The insurance industry made $2.2 billion in profits on medical malpractice coverage between 1975 and 1985, the General Accounting Office concluded in a report released yesterday, prompting the heads of two House panels to question why a "crisis" exists in malpractice insurance.
Rep. James Florio (D-N.J.), whose subcommittee is investigating the liability crisis, said the GAO report raised serious questions about assertions that "lawsuits and excessive court awards are making medical practice uninsurable."
The report was done at the request of Florio and Rep. Henry Waxman (D-Calif.), chairman of the subcommittee on health and the environment, which has jurisdiction over medical malpractice. "While doctors were leaving or cutting back on their practices and patients were being left without care, the insurance companies were prospering," said Waxman.
The insurance industry immediately denounced the report. "Averaging profits over a decade is like averaging the outdoor temperature over a year; it doesn't tell you a thing," said Marc Rosenberg, a spokesman for the Insurance Information Institute, a trade group. "The losses that occurred in 1983-1984 and led to the changes in premiums in 1985 are masked in a 10-year average," he said.
The GAO calculated that the entire property/casualty industry had profits of $81 billion during the decade, while the industry puts the figure at $54 billion. Acknowledging that the industry used a different accounting system resulting in smaller profits, the government watchdog observed, "Even the lower estimate by the industry shows that the industry's average rate of return on net worth has not been out of line with those of other industries."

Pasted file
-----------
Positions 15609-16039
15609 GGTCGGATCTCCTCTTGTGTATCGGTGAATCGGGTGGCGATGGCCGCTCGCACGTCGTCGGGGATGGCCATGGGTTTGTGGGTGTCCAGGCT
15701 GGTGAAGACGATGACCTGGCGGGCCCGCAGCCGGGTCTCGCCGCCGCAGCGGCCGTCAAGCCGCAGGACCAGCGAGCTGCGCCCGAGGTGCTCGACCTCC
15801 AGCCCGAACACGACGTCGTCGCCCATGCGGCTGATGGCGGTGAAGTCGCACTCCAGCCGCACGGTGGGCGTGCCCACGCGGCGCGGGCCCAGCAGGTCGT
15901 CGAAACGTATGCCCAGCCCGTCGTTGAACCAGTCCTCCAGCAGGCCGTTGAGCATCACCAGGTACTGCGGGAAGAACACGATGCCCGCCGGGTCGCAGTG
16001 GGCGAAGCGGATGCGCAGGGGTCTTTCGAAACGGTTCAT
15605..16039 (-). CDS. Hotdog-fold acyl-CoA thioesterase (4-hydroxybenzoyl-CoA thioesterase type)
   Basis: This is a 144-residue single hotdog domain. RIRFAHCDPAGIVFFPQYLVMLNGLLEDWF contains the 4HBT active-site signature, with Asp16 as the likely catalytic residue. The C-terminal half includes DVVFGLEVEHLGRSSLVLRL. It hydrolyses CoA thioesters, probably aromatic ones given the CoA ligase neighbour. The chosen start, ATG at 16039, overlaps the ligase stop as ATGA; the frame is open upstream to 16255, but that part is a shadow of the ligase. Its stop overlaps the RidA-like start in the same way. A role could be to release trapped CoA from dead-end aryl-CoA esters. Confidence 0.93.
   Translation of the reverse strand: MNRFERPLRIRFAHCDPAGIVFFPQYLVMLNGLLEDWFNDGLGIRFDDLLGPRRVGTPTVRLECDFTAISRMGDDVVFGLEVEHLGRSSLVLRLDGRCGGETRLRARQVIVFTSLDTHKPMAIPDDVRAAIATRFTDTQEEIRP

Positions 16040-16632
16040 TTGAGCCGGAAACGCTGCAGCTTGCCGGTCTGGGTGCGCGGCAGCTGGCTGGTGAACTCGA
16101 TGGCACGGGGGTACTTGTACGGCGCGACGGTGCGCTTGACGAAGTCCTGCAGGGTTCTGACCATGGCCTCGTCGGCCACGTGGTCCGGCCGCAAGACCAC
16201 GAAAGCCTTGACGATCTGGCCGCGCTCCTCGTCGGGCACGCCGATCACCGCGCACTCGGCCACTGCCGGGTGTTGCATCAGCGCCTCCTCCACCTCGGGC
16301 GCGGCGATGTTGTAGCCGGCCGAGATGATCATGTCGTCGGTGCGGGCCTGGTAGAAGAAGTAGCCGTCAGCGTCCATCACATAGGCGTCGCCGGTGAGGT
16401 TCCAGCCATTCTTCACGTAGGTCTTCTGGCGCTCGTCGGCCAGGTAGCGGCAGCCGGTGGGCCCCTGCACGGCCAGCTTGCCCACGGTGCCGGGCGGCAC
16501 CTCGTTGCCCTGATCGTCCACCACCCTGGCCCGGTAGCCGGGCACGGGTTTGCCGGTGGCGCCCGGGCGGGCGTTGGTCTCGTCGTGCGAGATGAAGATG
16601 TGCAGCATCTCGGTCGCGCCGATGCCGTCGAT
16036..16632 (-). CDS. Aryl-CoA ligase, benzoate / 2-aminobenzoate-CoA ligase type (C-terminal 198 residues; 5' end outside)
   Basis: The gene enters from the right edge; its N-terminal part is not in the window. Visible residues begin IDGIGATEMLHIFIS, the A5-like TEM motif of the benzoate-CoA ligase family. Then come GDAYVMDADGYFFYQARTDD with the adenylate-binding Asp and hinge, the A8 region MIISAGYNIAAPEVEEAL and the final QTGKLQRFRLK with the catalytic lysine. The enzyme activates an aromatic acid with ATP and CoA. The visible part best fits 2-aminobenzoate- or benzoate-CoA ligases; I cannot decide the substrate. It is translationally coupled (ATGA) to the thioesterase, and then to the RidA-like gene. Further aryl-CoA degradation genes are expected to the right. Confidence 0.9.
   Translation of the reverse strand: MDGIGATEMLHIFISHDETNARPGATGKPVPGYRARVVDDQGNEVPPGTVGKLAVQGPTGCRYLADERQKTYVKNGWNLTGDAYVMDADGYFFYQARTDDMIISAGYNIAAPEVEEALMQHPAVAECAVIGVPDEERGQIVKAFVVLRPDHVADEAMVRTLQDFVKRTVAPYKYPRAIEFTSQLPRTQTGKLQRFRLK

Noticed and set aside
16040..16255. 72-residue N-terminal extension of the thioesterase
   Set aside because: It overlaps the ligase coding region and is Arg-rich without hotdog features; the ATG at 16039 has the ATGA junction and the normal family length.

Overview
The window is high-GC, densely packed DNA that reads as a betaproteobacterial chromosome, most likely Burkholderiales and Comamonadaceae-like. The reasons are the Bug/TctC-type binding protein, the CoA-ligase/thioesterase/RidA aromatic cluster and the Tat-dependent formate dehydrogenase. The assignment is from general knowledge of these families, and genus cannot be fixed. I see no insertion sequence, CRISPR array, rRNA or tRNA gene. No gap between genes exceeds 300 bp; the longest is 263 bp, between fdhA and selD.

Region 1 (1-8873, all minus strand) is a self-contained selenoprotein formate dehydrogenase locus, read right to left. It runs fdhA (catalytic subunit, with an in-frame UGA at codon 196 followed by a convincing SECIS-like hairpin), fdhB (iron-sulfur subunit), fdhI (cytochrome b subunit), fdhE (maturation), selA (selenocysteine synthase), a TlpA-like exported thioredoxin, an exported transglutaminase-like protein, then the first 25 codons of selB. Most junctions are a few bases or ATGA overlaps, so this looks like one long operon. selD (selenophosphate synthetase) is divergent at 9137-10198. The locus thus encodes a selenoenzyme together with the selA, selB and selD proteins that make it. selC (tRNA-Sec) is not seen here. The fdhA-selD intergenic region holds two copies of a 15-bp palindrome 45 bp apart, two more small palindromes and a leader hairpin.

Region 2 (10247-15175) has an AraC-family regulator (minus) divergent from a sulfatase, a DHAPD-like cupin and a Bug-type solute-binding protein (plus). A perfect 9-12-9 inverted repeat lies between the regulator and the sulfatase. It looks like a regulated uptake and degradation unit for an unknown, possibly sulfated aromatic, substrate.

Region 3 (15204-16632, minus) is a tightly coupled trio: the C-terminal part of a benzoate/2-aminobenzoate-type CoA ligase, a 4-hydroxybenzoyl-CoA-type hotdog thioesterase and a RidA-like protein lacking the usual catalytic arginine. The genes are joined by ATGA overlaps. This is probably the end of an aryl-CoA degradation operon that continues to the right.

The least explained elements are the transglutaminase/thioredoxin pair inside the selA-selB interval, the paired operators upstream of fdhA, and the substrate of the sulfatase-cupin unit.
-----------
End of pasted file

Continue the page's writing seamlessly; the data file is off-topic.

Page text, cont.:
The Insurance Services Office, which suggests rates for carriers, disagreed. Spokeswoman June Bruce said insurers had an 11 percent rate of return at a time when banks had a 12.7 percent return and the Fortune 500 enjoyed a 13.2 percent return.
"This study paints a picture of a very profitable medical malpractice insurance industry -- for the nation as a whole," Waxman continued.
"While there may well be serious problems in individual states, or for specific specialities such as obstetrics and gynecology... the overall financial picture for malpractice insurers nationwide looks quite healthy."
A decade ago there were 10 or 12 commercial insurance companies writing medical malpractice insurance nationwide.
Today there are just three, according to Rosenberg. Three dozen physician-owned companies have moved into the market.
"If it is so profitable, why isn't anyone breaking down the door trying to write medical malpractice?" asked Ronald S. Gass, senior counsel to the American Insurance Association. He said that by January 1988, commercial insurance companies will have abandoned the market in Florida.
That state is often cited as one of those most affected by the crisis. Since last July, when St. Paul Fire and Marine Insurance Co. raised rates 43 percent, more than 57 hospitals in Florida have barred emergency patients because of a shortage of specialists. In Dade County (Miami), where the average jury award last year was $250,000, St. Paul reported receiving 32 claims for every 100 insured doctors, nearly twice the national average. St. Paul will leave the state at the end of the year.